Social Anxiety Disorder is characterized by an overwhelming fear of specific social situations and the avoidance of these situations, which can affect a person’s ability to function. Although social anxiety disorder can vary in severity from person to person, relief from symptoms may be felt relatively quickly with the right treatment.
According to the National Institute of Mental Health, 7.1% of the population suffered from social anxiety disorder in the past year, and 13% will develop social anxiety in their lifetime.1 The most robust treatments for social anxiety disorder include exposure therapy, medication, and lifestyle changes. With this treatment combination, many people find relief after 7 to 12 sessions.2
What Is Social Anxiety Disorder?
Social anxiety disorder (SAD), priorly known as social phobia, is a mental health condition marked by an overwhelming fear or self-consciousness in ordinary social situations. People with social anxiety often worry about being embarrassed or humiliated in front of others and/or that their presence will make people uncomfortable which leads them to isolate and avoid public contact. Social anxiety can range in intensity—in milder cases, the symptoms of SAD only appear in specific situations, often related to performance like public speaking. On the more extreme end, any form of social interaction or situation like dating with social anxiety can feel crippling.1
Getting a Social Anxiety Diagnosis
If you believe you have social anxiety, talk to your primary care provider about your symptoms. Your PCP will likely suggest that you get a physical exam and lab tests done to determine whether your SAD is triggered by a medical condition or any medications you’re currently taking. Once these things are ruled out, you’ll be referred to a mental health professional for further evaluation and possible treatment.3
Using the Diagnostic and Statistical Manual of Mental Disorders (DSM-5), a psychiatrist, psychologist, or other qualified mental health provider will usually conduct a thorough psychological assessment. This process will mostly consist of a clinical interview to obtain more information and history about your symptoms, and other clinical tools like self-reported questionnaires if necessary. From there a formal diagnosis can be established.
Can Social Anxiety Be Cured?
Mental health professionals rarely use terms like “cure” or “fix” because a person’s mental health is a constantly changing and evolving situation. Social anxiety disorder is something that people need to work on for extended periods, and even though symptoms may reduce, the unwanted feelings could return in the future.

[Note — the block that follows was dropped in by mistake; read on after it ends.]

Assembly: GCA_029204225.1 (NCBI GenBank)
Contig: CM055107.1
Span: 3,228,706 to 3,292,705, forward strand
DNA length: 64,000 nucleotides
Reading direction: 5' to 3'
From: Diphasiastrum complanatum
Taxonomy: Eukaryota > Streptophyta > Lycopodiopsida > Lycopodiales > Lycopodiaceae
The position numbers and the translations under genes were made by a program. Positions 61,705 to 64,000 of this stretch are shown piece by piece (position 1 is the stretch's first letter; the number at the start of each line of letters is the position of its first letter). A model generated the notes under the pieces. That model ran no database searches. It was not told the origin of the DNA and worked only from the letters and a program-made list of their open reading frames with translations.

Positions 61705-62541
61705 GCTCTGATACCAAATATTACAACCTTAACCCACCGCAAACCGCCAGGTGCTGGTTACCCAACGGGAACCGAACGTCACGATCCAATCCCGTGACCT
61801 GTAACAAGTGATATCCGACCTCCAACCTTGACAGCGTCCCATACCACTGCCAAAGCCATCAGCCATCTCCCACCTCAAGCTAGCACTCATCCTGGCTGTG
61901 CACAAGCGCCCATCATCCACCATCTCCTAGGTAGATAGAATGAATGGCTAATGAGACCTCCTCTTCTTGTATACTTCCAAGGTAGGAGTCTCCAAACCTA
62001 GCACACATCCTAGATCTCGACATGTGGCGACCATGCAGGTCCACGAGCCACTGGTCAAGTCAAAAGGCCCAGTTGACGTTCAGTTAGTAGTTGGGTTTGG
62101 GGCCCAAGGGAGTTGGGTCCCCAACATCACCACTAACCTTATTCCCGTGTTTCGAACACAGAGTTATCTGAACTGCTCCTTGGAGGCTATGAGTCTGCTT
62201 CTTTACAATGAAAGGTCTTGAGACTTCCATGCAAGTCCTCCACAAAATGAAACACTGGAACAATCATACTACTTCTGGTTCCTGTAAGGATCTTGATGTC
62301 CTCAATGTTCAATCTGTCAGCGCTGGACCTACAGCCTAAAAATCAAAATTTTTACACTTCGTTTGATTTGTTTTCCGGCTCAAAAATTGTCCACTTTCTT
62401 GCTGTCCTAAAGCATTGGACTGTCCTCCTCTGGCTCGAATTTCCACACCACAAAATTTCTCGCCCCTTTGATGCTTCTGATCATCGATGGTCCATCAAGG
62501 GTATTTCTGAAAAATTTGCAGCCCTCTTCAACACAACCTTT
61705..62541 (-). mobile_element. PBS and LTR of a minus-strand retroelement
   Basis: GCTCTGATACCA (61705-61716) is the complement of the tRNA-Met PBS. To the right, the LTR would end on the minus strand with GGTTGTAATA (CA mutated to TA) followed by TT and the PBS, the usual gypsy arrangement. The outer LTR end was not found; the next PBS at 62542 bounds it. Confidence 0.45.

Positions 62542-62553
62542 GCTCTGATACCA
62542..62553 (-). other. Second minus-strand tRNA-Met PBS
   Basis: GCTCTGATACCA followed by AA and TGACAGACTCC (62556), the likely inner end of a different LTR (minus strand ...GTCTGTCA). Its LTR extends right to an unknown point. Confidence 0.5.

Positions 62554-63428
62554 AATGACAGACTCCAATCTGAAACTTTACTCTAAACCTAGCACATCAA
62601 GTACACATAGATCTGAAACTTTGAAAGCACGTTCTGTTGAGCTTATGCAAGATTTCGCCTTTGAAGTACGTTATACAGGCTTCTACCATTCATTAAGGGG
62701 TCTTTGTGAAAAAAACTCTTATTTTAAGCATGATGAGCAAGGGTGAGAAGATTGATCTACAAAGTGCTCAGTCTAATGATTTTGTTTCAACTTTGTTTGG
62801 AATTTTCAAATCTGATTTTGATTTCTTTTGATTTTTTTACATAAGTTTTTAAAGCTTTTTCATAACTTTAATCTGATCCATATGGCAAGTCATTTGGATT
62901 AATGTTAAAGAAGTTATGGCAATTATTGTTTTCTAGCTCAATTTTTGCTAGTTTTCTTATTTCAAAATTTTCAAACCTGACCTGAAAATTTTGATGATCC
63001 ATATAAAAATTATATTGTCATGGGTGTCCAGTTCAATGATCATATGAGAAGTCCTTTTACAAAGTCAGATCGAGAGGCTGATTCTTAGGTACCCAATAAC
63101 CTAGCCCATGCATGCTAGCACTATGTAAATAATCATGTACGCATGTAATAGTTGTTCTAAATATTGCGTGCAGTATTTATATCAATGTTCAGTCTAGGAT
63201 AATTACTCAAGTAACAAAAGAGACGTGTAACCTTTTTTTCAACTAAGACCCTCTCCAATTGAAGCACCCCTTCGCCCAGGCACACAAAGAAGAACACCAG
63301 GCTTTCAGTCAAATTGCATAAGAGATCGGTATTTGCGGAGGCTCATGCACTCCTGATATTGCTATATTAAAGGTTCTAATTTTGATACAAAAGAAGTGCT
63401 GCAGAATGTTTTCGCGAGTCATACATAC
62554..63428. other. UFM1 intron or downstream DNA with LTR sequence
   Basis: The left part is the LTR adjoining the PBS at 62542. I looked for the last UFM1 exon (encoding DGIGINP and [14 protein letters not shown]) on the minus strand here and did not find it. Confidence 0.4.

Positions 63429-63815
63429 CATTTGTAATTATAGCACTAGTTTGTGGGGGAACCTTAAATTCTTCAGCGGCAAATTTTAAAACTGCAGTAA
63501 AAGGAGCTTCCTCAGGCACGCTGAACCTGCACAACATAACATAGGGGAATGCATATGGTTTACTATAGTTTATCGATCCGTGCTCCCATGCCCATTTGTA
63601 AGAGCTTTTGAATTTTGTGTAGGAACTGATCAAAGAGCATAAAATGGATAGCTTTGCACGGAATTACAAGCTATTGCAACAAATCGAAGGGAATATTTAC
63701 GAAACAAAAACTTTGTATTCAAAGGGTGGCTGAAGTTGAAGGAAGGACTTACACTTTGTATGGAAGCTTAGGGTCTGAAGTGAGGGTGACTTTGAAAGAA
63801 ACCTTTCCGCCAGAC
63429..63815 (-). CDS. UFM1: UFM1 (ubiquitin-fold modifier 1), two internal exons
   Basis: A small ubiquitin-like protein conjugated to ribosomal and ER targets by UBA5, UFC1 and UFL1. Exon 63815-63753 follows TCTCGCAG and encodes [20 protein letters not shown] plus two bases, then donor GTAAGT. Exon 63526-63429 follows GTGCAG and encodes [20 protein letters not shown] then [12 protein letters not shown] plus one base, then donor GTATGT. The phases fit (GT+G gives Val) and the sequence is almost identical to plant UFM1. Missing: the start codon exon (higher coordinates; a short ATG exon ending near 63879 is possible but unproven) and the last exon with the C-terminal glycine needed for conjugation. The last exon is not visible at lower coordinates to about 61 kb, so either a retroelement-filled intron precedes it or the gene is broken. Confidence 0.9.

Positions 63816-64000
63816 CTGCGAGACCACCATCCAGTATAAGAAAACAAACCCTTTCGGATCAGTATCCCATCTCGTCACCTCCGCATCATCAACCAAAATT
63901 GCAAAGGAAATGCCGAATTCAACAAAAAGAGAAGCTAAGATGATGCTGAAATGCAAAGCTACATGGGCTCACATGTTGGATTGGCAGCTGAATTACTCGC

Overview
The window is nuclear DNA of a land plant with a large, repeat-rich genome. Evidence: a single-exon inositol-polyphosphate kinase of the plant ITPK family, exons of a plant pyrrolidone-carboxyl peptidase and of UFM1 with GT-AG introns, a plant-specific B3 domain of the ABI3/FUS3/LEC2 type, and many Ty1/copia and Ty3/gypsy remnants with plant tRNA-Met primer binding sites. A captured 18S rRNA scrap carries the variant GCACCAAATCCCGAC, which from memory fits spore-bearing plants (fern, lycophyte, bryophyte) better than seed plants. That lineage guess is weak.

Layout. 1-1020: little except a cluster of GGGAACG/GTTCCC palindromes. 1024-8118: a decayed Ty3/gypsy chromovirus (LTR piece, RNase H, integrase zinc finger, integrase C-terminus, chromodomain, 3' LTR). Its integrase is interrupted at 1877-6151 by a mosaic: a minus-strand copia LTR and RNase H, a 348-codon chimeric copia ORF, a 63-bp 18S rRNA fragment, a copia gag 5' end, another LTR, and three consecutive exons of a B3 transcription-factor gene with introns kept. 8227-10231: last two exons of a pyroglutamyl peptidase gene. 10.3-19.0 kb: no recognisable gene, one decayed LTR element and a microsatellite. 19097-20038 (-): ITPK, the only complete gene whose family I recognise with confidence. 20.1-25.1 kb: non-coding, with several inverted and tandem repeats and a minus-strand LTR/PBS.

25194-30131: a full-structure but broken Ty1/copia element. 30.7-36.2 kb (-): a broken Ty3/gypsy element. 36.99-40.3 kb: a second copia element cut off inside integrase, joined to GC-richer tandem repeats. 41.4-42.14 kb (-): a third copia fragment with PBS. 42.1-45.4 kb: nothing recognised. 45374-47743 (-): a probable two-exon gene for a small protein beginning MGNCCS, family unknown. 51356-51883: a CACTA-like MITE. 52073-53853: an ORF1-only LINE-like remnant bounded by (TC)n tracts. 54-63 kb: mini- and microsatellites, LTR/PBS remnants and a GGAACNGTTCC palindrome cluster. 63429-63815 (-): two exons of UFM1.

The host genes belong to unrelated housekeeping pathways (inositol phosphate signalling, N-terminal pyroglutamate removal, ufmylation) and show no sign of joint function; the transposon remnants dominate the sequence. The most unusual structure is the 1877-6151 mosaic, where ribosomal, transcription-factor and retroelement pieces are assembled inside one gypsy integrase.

Effective treatment can manage social anxiety very effectively. With professional treatment, healthy coping skills, and lifestyle changes, a person can live a very happy life.
Social Anxiety Therapy
Therapy for anxiety can be effective in individual or group formats. Therapy can be incredibly effective for people experiencing anxiety around social situations, people who are afraid of negative evaluations from others, and people who are avoiding social situations.
Therapy for social anxiety disorder is usually covered by insurance, and many therapists specialize in the treatment of social anxiety or other anxiety disorders. Therapy that is evidence-based, like exposure therapy, can be covered if the therapist you are seeing takes insurance, and no referral is needed. The two forms of therapy that you will most likely encounter are individual or group therapy, whether in a community clinic, school or university, hospital, or therapist private practice.
Exposure Therapy for Social Anxiety
With exposure therapy, the client lists every social situation they are afraid of, for example returning clothes at Target, asking a person on a date, or asking their boss for a raise. Each of these situations cause some type of fear and panic. The goal is to rank the situations from least anxiety to most anxiety, and role play situations in therapy as well as practice them for “homework.”
The standard treatment is between 7 to 12 weekly sessions (Please note that sessions may differ by therapist, and this is a general guideline):